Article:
Why Kefir is a Fantastic Probiotic Superfood

Why Kefir is a Fantastic Probiotic Superfood


I’ve written before about why kefir is a superfood. It is a rich source of vitamins and minerals and an easily digested and bioavailable source of protein. It is also a fantastic source of beneficial bacteria and yeasts making it a great probiotic. Considering the price of most decent probiotics on the market, and comparing the list of strains found in common probiotics compared to the long list of microbes commonly found in kefir, you can see that kefir is cheap in comparison and probably superior too. So if you can’t afford probiotic supplements then you should definitely consider adding kefir to your daily diet.

What will you find in this article?


Bacterial Strains Common to Milk Kefir Grains

    • Lactobacillus acidophilus
    • Lactobacillus brevis
    • Lactobacillus casei
    • Lactobacillus delbrueckii subsp. bulgaricus
    • Lactobacillus delbrueckii subsp. delbrueckii
    • Lactobacillus delbrueckii subsp. lactis
    • Lactobacillus helveticus
    • Lactobacillus kefiranofaciens subsp. kefiranofaciens
    • Lactobacillus kefiri
    • Lactobacillus paracasei subsp. paracasei
    • Lactobacillus plantarum
    • Lactobacillus rhamnosus
    • Lactobacillus sake
    • Lactococcus lactis subsp. cremoris
    • Lactococcus lactis subsp. lactis
    • Lactococcus lactis
    • Leuconostoc mesenteroides subsp. cremoris
    • Leuconostoc mesenteroides subsp. dextranicum
    • Leuconostoc mesenteroides subsp. mesenteroides
    • Pseudomonas
    • Pseudomonas fluorescens
    • Pseudomonas putida
    • Streptococcus thermophilus 


Yeast Strains Common to Milk Kefir Grains

    • Candida humilis
    • Kazachstania unispora
    • Kazachstania exigua
    • Kluyveromyces siamensis
    • Kluyveromyces lactis
    • Kluyveromyces marxianus
    • Saccharomyces cerevisiae
    • Saccharomyces martiniae
    • Saccharomyces unisporus



  1. Microbiological study of lactic acid bacteria in kefir grains by culture-dependent and culture-independent methods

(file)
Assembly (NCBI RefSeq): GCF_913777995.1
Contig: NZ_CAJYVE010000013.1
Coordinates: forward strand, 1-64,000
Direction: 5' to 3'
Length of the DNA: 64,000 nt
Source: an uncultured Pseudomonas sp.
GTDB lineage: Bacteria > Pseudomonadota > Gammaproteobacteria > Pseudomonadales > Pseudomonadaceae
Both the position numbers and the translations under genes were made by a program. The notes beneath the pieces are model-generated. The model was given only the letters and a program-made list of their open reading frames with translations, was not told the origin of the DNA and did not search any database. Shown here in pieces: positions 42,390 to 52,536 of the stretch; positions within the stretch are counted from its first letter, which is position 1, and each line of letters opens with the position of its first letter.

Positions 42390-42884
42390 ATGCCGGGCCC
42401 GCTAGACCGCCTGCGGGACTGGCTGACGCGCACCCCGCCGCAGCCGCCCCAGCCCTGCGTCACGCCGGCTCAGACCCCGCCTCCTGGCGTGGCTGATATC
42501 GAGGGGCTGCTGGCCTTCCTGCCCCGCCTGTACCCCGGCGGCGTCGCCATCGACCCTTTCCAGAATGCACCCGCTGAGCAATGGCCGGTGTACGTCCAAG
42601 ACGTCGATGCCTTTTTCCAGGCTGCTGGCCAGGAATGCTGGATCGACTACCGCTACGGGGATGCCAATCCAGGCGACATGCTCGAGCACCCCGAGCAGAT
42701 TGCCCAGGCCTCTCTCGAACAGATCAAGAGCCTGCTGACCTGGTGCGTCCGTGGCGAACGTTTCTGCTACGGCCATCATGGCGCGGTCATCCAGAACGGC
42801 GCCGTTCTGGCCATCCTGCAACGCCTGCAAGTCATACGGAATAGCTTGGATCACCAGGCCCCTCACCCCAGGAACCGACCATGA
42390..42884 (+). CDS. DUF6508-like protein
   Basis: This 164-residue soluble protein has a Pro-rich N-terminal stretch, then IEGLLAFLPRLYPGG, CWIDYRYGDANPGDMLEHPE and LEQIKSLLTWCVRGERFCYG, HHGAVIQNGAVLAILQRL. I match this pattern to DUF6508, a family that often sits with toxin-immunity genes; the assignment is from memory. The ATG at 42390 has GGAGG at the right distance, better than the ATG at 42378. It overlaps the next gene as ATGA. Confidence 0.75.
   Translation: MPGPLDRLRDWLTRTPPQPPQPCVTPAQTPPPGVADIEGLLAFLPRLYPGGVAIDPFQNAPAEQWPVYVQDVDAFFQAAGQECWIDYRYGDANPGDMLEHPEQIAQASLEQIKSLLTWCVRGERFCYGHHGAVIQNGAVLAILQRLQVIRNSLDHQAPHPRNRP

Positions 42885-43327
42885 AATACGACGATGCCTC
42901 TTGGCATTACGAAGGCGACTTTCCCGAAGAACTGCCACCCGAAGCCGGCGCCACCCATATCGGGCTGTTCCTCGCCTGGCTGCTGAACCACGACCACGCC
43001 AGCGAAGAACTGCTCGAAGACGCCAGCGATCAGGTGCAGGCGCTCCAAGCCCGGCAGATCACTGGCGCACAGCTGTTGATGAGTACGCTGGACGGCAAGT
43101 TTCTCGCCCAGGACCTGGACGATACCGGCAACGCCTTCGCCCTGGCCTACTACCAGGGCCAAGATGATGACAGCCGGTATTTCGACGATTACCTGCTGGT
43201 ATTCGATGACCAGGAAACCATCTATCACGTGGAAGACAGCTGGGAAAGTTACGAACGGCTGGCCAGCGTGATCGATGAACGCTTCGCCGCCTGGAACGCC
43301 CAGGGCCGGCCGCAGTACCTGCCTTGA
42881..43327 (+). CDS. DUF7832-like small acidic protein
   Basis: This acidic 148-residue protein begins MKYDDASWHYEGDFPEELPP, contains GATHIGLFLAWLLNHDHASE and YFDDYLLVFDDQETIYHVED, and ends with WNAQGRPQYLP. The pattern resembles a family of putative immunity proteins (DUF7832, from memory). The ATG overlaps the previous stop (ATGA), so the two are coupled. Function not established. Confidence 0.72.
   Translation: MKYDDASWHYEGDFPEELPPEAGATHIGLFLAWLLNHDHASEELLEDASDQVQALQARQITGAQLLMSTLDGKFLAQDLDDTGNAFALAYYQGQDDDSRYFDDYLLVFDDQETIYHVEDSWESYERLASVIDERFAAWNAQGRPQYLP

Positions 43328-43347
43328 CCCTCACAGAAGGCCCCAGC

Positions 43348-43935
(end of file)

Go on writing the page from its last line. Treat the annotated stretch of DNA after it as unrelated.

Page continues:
2. Analysis of the microflora in Tibetan kefir grains using denaturing gradient gel electrophoresis


According to Wikipedia:

“Nutritional composition

Typical of milk, several dietary minerals are found in kefir, such as calcium, iron, phosphorus, magnesium, potassium, sodium, copper, molybdenum, manganese, and zinc. Also similar to milk,[13] kefir contains vitamins in variable amounts, including vitamin A, vitamin B1 (thiamine), vitamin B2 (riboflavin), vitamin B3 (niacin), vitamin B6 (pyridoxine), vitamin B9 (folic acid), vitamin B12 (cyanocobalamin), vitamin C, vitamin D, and vitamin E.[15] Essential amino acids found in kefir include methionine, cysteine, tryptophan, phenylalanine, tyrosine, leucine, isoleucine, threonine, lysine, and valine,[15] as for any milk product.[13]


Probiotic bacteria found in kefir products include Lactobacillus acidophilus, Bifidobacterium bifidum, Streptococcus thermophilus, Lactobacillus delbrueckii subsp. bulgaricus, Lactobacillus helveticus, Lactobacillus kefiranofaciens, Lactococcus lactis, and Leuconostoc species.[3][12][16] The significance of probiotic content to nutrition or health remains unproven.[17][18]


Lactobacilli in kefir may exist in concentrations varying from approximately 1 million to 1 billion colony-forming units per milliliter and are the bacteria responsible for the synthesis of the polysaccharide kefiran.[4]


In addition to bacteria, kefir often contains strains of yeast that can metabolize lactose, such as Kluyveromyces marxianus, Kluyveromyces lactis and Saccharomyces fragilis, as well as strains of yeast that do not metabolize lactose, including Saccharomyces cerevisiae, Torulaspora delbrueckii, and Kazachstania unispora.[3] The nutritional significance of these strains is unknown.”